- Ancient Worlds: A Global History of Antiquity by Michael Scott
Scott offers a book (in some ways, the work might better be described as three loosely interconnected monographs) vast in scope, although not particularly detailed, and selective perhaps to the point of being idiosyncratic. He examines three different periods; the sixth and fifth centuries b.c.e.; the third and second centuries b.c.e.; and the fourth century c.e., focusing on the connections among the Mediterranean world, Central and Southeast Asia, and the Far East, and on the central role played by the Silk Road and Bactria in promoting these connections.
In section 1, Scott links the development of the nascent popular movements towards more inclusive government in Rome and Athens. He adduces as evidence the Roman embassy to Athens and the Greek states of southern Italy to study Athenian law in order to facilitate Rome’s first efforts at codified law, the Twelve Tables. Scott considers the contact important, but he rightly highlights the serious differences between the respective paths chosen by the Athenians [End Page 585] and the Romans. Rome chose order through a regulated governmental structure in which each group played a part, although Republican Rome would never have adapted the far-reaching bureaucratic structure of China (that nightmare scenario awaited the Romans of the late empire). Such arrangements differed radically from the underlying principles of Athenian democracy, which anticipated that any member of the state (save for the thetes) might have to carry out any number of roles in the radical democracy. The Roman experience might bear some comparison to Confucius’ efforts to rationalize government in the Lu state in China, in Scott’s view. Puzzlingly, the author omits India from his discussion of the first period, despite the fact that India was known, if not well, to the Greeks; Herodotus has a section on India (3.98–106), mentions the voyage of Scylax (4.44), and describes the Indian troops in the army of Xerxes (7.65, 7.70, 7.86).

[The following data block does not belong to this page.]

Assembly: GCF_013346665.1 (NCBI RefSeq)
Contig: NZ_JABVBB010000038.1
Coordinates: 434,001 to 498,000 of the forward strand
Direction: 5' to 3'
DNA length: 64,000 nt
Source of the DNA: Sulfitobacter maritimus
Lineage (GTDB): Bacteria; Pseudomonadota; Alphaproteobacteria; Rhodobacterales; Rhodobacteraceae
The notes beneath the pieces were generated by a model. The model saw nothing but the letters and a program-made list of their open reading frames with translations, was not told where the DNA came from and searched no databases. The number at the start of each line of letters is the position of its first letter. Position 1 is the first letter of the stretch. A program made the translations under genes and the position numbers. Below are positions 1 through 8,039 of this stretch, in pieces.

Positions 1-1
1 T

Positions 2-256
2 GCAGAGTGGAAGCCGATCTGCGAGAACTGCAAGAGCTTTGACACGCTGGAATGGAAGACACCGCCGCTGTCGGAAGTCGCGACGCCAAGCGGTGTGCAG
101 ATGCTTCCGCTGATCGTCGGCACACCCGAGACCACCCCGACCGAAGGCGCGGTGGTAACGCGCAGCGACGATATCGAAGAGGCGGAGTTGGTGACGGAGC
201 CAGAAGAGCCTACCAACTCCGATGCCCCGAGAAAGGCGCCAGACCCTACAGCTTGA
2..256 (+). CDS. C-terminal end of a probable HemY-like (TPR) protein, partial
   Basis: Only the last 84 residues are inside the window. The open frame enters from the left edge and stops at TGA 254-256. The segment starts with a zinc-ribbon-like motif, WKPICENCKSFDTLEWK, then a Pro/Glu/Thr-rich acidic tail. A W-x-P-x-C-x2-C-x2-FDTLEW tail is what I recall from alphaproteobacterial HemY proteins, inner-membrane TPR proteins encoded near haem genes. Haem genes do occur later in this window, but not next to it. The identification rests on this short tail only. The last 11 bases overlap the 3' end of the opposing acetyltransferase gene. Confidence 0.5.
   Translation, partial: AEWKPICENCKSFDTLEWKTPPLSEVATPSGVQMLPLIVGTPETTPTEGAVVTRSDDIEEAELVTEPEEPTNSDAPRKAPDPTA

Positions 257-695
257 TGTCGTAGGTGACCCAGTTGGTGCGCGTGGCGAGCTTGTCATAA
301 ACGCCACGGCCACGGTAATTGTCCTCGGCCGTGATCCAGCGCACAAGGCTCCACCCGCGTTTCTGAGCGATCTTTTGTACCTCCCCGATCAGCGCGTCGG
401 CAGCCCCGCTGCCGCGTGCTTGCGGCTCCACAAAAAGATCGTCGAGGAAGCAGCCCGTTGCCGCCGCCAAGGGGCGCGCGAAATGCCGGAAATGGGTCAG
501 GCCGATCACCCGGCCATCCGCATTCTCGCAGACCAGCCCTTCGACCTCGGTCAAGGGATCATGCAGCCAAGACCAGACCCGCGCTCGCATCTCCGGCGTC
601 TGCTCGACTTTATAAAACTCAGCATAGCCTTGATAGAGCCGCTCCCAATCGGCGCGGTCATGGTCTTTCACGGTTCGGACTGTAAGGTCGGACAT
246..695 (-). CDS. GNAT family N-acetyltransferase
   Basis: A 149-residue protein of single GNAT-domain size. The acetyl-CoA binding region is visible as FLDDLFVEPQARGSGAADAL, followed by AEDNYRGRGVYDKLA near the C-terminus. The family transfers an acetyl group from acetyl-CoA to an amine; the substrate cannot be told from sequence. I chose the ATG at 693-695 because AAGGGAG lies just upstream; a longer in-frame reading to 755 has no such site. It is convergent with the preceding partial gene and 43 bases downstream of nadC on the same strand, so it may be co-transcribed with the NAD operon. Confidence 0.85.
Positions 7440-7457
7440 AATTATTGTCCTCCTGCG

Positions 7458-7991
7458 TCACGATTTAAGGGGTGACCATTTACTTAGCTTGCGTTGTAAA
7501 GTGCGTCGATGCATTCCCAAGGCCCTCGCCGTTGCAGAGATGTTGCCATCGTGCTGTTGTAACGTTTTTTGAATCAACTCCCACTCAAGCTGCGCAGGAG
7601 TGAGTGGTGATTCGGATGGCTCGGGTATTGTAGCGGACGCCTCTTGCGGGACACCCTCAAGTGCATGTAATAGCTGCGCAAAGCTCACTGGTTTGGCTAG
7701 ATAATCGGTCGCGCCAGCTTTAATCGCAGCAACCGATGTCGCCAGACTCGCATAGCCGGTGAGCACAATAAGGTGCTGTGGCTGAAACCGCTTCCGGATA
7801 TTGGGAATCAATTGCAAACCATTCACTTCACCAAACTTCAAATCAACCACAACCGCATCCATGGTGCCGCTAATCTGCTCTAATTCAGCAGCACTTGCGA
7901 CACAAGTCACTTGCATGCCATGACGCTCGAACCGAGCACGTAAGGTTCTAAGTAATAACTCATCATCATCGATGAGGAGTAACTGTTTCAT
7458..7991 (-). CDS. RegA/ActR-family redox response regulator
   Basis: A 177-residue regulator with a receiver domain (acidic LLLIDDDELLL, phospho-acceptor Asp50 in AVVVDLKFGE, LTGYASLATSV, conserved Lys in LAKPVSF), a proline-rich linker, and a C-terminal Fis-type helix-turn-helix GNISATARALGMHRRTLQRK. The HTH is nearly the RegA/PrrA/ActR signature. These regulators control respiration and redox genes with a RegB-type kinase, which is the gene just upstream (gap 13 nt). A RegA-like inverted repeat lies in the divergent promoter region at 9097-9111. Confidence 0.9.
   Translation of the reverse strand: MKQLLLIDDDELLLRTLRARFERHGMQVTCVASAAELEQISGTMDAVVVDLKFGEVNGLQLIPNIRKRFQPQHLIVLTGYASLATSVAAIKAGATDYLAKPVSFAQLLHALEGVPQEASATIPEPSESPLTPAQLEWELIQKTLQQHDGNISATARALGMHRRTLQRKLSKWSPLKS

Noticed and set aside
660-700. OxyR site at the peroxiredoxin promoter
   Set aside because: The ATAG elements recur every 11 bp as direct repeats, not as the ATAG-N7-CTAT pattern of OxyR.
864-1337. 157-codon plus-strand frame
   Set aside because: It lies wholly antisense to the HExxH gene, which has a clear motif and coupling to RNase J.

In section 2, Scott’s thoughts on influence stand on much firmer ground: the political and military maneuvering of the Second Punic War brought Rome into contact with the kingdoms of the Diadochoi. The conflicts with the Seleucids, particularly Antiochus III, had far-reaching influence on events in Central Asia. Warfare and dynastic turbulence in Seleucid lands had enabled local governors in Bactria and Parthia to withdraw and establish their own kingdoms. Antiochus attempted to regain the lost kingdoms of Central Asia, but he was undone by the pure size of his kingdom, which he spent a lifetime attempting to maintain. Despite Antiochus’ efforts, he failed to keep the Romans out of the western part of his empire and Parthia and Bactria were again lost, each on the path to empire.
Chandragupta, meanwhile, brought the Mauryan empire to such heights that Seleucus I, seeking to reclaim Alexander’s Indian possessions, could do no more than sign a treaty respecting Chandragupta’s claims and gaining some elephants. But the Mauryan empire did not survive intact for more than two or three generations; Chandragupta’s grandson Ashoka, having adopted Buddhism, neglected his royal and administrative responsibilities in favor of humanitarian efforts, and the empire dissolved into various warring states. At the same time, the growing power of the north Indian state and the ease of transit on the rapidly developing Silk Road allowed the easy influx of Buddhism into China. The Buddhists would eventually put a serious dent in the stranglehold maintained by the Legalists, who had been largely successful in expelling Confucian teachings from the seat of power in the Chin and Han empires. Militarily, China was less successful in dealing with various invaders; China managed only the expulsion of the Yuezhi, who migrated into Central Asia and upset the balance of Bactria and the Indo-Greek kingdom as the area slowly morphed into the Kushan empire.
Scott begins his third section with the pivotal moment of Constantine’s victory at the Milvian Bridge...